Okay, okay. 'Absolve' was the wrong word, even with the scare
quotes. But I also used 'sin' with scare quotes, and no one had much
to say about that word choice. I was being facetious, everyone.
Johnson cannot 'pardon' his parents, for there is no crime or misdeed
involved. His two poems (which I understood were previously
unpublished) seem TO ME to be steps toward reconciliation with the
mixed feelings his parents must feel (and provoke in him, as well) re
the inscriptions, moralizations, judgments, ____fill in your OWN
word______ that society bestows on families with difference.
>The inverted comma is such a fascinating thing don't you think?
Truly t'is, Laurence.
Johnson remarks that he doesn't
> have the power to "absolve" anyone; (if I did, would that mean that I'd have to think of
> myself as a "sin"?)
Yes. And that is one of the points that drives my research: If parents feel guilty or
obsessed with those '5 steps of mourning' that doctors and shrinks keep saying we
must feel after giving birth to a child with impairments, one of the major consequences
is the absorption of those feelings into the child's psyche. What
society would like dp to say, it seems, is "I forgive them (parents)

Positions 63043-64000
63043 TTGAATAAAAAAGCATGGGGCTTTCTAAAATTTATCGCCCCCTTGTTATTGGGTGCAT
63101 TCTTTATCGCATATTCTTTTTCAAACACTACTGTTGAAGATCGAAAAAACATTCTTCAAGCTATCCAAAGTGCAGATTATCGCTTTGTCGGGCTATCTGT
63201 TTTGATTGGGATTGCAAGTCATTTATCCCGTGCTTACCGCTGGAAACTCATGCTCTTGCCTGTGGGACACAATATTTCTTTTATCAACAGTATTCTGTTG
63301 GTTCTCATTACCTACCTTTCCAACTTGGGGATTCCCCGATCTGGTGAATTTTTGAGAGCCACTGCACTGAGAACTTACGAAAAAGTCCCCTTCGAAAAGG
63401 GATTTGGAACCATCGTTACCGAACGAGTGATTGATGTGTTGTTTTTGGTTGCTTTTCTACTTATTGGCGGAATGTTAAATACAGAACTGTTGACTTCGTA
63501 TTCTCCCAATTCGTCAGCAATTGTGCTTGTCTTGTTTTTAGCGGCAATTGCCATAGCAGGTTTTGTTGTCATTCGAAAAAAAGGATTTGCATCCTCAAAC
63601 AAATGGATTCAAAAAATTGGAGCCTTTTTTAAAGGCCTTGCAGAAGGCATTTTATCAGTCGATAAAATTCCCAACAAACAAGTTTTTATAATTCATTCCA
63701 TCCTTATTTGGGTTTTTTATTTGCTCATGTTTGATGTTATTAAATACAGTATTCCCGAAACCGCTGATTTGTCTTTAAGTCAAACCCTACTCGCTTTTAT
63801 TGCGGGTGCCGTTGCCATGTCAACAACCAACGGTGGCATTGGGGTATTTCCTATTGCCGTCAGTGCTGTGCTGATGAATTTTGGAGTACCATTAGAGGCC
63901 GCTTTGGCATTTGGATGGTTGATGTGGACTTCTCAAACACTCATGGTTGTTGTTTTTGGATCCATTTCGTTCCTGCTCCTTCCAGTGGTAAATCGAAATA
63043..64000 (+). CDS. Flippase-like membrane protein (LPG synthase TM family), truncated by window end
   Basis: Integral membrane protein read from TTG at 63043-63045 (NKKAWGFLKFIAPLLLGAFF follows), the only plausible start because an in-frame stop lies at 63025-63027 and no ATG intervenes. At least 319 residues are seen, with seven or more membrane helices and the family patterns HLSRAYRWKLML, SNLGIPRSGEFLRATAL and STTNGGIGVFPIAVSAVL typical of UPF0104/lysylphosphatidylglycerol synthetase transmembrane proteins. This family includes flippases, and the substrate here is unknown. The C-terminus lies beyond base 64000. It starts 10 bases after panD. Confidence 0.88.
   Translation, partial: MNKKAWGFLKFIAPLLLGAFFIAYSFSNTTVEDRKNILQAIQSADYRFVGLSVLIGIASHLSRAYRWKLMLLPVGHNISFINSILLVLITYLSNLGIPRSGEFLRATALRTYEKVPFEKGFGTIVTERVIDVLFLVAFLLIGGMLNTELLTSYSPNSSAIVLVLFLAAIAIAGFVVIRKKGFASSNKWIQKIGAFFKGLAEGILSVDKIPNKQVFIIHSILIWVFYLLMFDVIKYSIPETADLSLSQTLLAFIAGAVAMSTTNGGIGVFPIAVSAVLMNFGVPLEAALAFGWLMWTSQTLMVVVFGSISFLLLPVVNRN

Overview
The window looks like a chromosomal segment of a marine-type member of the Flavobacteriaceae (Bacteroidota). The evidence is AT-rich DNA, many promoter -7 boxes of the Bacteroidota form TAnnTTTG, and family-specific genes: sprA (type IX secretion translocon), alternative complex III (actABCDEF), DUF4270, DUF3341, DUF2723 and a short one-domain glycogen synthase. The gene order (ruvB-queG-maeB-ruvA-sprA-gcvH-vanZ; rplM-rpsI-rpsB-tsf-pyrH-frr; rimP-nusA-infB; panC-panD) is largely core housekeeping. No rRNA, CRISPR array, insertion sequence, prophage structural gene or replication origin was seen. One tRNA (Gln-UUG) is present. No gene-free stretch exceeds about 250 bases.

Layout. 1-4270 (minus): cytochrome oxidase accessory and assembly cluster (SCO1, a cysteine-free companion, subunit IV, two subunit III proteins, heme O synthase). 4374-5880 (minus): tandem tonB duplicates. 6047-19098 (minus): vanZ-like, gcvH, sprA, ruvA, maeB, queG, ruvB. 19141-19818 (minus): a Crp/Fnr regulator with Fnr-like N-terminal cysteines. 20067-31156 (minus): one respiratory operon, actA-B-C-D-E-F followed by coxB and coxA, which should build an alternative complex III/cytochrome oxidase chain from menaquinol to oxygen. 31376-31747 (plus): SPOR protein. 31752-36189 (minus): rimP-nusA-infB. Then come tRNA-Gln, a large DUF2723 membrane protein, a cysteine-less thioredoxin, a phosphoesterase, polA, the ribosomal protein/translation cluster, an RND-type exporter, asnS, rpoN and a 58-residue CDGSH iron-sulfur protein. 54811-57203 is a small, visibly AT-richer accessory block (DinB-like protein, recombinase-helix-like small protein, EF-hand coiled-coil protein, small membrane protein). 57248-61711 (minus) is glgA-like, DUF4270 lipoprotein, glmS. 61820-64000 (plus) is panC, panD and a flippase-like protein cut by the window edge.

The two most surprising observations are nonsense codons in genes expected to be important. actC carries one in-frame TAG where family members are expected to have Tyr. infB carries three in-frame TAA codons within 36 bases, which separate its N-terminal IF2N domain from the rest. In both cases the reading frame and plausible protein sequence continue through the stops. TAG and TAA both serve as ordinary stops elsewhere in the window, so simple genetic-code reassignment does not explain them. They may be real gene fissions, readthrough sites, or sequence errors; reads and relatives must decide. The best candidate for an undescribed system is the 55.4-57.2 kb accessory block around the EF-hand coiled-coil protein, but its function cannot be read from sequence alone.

for they knew not what they did." The whole mentality of this
"parents who do not abort will have commited a sin" theory that has
made the papers recently (but perhaps has been unconsciously
practiced for eons), serves to make martyrs of dp, and essentially
uses the same grounds to burn the parents at the cross.
Johnson writes that 'absolution' is
> something Mom and Dad must do for themselves
> re: their guilt (which yes, they do admit to having)
But that would mean they would have to admit they were guilty of
some crime/sin--and this is what I, for one, refuse to do.
Carolyn, who claims to have read the two poems I'm talking about,
> Trust me, nothing is resolved in the poem
> and there is nothing to "absolve." There are, however, a whole bunch
> of issues exposed but that's pretty much it.
> The Birth Poem is about the shit Johnson's mom was fed by the medical
> establishment -- that Johnson was "wrong" and the she was to blame for
> his being alive (she should have let them kill him).
Excuse me, Carolyn, but we're not talking about the same poems.
And pardon me, everyone: 'absolution' was absolutely not the perfect
word choice. But then, whose postings to this list are polished and
revised essays, rather than spontaneous drafts or freewrites?
Dona M. Avery
Arizona State University
Tempe, AZ 85287-0302